John Taylor Chapman (center left, in cap) leads a “Manumission” tour of Old Town in November. (Jahi Chikwendiu/The Washington Post)

The dying afternoon light was just enough to illuminate the little yellow rowhouse now for rent, which two centuries ago served the best crabs in Old Town Alexandria.

Its owner was Dominick Barecroft, a slave who bought or was granted his freedom in 1800. Just four years later, he opened his tavern and grocery, which welcomed customers of all races for the next two decades.

There are similar stories all over this city, tour guide John Taylor Chapman told the seven people who had signed up on a recent Sunday to learn about an overlooked aspect of American history.

Unlike their brethren on Southern plantations, slaves who labored in homes and businesses in places like Alexandria occasionally found ways to earn money, explained Chapman, a 35-year-old community liaison for Fairfax County Public Schools and a member of the Alexandria City Council. Sometimes, it was enough to buy their freedom. Others managed to escape slavery aboard the many ships docked at Alexandria’s port.

Chapman, an Alexandria native who once headed the local NAACP chapter, has spent the past 11 months researching the lives of slaves from the city who became free. He is driven by his own family history and a desire not to let the rich past of Alexandria’s African American residents be forgotten.

The result is a three-month-old company called Manumission Tours, named for the act of freeing slaves. Chapman runs the 90-minute, $10 tours on Sunday afternoons, steering customers through places and stories of enslaved sugar mill workers, carpenters and gardeners who lived and labored in the small confines of Old Town before the Civil War.

It is a small and unusual addition to the exploding world of black history-related tourism, which can be seen in the crowds that have swarmed the Smithsonian Institution’s new National Museum of African American History and Culture and the steady popularity of the recently opened exhibit on George Washington’s slaves at Mount Vernon.


Mount Vernon dedicated a reconstructed slave cabin on the grounds in 2007, with a special ceremony that included descendants of the slaves who lived and worked on George Washington's estate. (Linda Davidson/The Washington Post)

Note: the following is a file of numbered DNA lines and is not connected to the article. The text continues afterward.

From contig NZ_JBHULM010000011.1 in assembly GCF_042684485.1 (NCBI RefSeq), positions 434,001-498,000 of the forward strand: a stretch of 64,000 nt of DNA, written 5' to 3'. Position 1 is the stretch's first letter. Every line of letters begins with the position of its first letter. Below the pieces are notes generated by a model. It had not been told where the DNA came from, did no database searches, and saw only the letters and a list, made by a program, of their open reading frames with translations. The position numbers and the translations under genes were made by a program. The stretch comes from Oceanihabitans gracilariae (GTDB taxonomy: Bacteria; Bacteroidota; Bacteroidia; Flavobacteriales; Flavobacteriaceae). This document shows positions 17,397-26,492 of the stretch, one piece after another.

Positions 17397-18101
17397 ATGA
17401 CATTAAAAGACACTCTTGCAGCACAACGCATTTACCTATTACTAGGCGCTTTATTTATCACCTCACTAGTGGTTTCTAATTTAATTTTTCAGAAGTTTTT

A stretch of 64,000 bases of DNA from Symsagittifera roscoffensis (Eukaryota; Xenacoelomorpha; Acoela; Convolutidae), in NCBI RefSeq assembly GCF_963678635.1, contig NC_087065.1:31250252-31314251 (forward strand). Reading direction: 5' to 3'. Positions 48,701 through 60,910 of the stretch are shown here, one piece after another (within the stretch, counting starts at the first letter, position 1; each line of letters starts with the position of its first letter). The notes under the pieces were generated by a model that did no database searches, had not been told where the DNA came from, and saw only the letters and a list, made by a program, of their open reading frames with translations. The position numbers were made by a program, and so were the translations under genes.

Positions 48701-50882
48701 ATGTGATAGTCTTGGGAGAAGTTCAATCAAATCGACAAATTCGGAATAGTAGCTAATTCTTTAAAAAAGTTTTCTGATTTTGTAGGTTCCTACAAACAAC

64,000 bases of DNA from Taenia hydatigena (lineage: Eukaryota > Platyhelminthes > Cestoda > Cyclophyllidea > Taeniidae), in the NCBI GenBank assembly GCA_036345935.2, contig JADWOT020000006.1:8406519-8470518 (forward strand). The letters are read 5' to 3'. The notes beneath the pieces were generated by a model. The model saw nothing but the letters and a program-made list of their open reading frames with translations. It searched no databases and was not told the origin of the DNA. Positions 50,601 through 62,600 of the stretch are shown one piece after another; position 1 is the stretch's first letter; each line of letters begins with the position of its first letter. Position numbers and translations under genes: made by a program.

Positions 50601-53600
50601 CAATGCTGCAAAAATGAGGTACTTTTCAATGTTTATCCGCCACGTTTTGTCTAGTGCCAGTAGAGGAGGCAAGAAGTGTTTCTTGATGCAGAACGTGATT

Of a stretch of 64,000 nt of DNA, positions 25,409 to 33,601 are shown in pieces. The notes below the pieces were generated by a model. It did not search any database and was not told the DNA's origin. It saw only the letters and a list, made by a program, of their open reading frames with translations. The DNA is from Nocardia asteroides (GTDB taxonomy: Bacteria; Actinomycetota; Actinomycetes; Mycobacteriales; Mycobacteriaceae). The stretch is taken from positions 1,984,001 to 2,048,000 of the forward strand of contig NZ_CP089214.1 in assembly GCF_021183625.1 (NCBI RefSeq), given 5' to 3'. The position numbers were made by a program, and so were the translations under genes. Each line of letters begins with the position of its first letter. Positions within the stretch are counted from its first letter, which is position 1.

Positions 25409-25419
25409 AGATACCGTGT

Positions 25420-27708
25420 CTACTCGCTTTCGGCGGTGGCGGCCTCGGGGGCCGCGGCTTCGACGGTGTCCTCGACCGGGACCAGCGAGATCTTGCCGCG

In Alexandria, the Northern Virginia Urban League operates a museum at the former Franklin & Armfield slave pen, where the central character in the movie “12 Years a Slave” was held after his capture. A brochure on African American historic sites is in its third printing and has been “flying off the shelves,” said Audrey Davis, director of the city’s Black History Museum, which itself has had significant visitor growth in the past few years.

“These stories of slavery and enslaved people are part of everybody’s story in America,” said Susan Schoelwer, senior curator for “Lives Bound Together” at Mount Vernon, which uses George Washington’s records to tell stories of individual slaves. “It in some way affects all of us.”

Chapman first thought about a tour business about a year ago, when the council was debating the redevelopment of a 74-year-old public housing project known as the Ramsey Homes. He was bothered that so few city residents seemed aware that the homes were built as segregated housing for the black defense workers who flooded into the area during World War II.

“Ramsey Homes’ history had not been talked about publicly for decades,” Chapman said. “If you knew the right person, and they had the time, they might be able to tell you. . . . But most of us . . . had a lack of understanding and lack of celebration of black history sites.”


Alexandria's Ramsey Homes, shown above, were originally built as segregated housing for African American defense workers during World War II. (Patricia Sullivan/The Washington Post)

The nation was in the midst of a painful debate over Confederate symbols, in the wake of the 2015 shooting of African American churchgoers in Charleston, S.C. Alexandria had just ended its longtime practice of having city workers raise a Confederate flag for a private group twice a year near a statue of a defeated Confederate soldier. Months later, Chapman and his council colleagues would vote to rename the city’s portion of Jefferson Davis Highway, which honors the leader of the slaveholding Confederate States of America.